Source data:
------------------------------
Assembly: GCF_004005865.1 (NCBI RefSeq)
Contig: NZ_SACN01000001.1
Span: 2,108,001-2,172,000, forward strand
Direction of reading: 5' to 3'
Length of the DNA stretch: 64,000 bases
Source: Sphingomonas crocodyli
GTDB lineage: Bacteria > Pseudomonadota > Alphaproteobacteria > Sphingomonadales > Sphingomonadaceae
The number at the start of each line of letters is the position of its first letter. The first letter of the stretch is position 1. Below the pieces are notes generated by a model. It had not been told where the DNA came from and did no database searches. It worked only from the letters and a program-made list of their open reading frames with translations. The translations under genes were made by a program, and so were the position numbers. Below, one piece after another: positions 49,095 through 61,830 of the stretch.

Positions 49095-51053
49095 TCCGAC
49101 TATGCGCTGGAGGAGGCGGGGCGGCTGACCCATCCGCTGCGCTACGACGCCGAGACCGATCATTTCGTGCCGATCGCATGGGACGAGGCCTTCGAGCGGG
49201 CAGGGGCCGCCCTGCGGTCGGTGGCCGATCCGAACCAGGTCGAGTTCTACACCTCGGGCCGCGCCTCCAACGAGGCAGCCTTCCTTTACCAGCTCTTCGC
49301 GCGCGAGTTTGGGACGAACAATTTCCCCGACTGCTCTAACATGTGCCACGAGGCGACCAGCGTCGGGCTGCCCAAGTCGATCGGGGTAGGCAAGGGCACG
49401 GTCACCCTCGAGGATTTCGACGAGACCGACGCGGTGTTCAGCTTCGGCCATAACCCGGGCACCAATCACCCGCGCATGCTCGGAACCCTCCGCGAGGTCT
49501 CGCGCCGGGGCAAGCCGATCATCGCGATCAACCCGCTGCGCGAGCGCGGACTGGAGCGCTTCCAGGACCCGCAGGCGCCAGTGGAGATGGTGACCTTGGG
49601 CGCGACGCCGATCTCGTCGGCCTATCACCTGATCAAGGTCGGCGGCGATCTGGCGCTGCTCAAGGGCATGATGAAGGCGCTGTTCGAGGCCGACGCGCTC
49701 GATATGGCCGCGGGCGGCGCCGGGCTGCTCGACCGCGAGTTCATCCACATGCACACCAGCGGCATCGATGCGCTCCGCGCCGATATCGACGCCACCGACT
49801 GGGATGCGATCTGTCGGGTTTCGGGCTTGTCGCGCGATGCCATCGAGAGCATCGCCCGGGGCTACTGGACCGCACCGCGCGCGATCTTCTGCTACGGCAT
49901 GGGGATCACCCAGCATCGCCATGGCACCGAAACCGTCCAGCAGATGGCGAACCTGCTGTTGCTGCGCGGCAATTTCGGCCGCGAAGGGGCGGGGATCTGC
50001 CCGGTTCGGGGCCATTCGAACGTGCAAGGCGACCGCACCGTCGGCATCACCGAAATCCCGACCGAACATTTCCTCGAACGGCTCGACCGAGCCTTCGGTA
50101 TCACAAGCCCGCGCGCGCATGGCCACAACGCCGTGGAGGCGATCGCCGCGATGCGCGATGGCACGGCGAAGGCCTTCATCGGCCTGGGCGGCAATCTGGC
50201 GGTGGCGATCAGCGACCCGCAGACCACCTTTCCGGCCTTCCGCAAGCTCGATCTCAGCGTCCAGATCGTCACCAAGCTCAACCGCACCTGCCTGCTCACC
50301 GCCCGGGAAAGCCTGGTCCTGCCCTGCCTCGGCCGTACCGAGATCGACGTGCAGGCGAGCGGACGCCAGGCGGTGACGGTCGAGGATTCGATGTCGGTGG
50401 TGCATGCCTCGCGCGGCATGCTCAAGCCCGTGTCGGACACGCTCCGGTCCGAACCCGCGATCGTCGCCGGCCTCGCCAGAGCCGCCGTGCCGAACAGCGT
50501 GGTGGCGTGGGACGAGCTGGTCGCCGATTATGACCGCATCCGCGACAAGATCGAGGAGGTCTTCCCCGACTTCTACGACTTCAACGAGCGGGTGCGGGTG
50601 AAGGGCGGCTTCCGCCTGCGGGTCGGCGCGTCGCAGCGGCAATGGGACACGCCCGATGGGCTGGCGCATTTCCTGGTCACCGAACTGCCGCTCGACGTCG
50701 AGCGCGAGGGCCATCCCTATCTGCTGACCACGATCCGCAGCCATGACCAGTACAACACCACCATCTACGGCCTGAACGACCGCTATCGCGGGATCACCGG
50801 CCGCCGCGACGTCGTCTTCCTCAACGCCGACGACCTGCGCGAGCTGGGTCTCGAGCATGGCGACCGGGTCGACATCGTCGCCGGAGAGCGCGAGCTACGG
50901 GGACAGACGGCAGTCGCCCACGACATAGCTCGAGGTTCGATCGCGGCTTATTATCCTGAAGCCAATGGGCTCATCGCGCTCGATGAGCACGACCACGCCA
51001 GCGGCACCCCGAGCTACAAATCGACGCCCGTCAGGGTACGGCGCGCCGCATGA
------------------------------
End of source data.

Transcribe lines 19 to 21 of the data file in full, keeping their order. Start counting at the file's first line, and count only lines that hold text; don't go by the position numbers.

49901 GGGGATCACCCAGCATCGCCATGGCACCGAAACCGTCCAGCAGATGGCGAACCTGCTGTTGCTGCGCGGCAATTTCGGCCGCGAAGGGGCGGGGATCTGC
50001 CCGGTTCGGGGCCATTCGAACGTGCAAGGCGACCGCACCGTCGGCATCACCGAAATCCCGACCGAACATTTCCTCGAACGGCTCGACCGAGCCTTCGGTA
50101 TCACAAGCCCGCGCGCGCATGGCCACAACGCCGTGGAGGCGATCGCCGCGATGCGCGATGGCACGGCGAAGGCCTTCATCGGCCTGGGCGGCAATCTGGC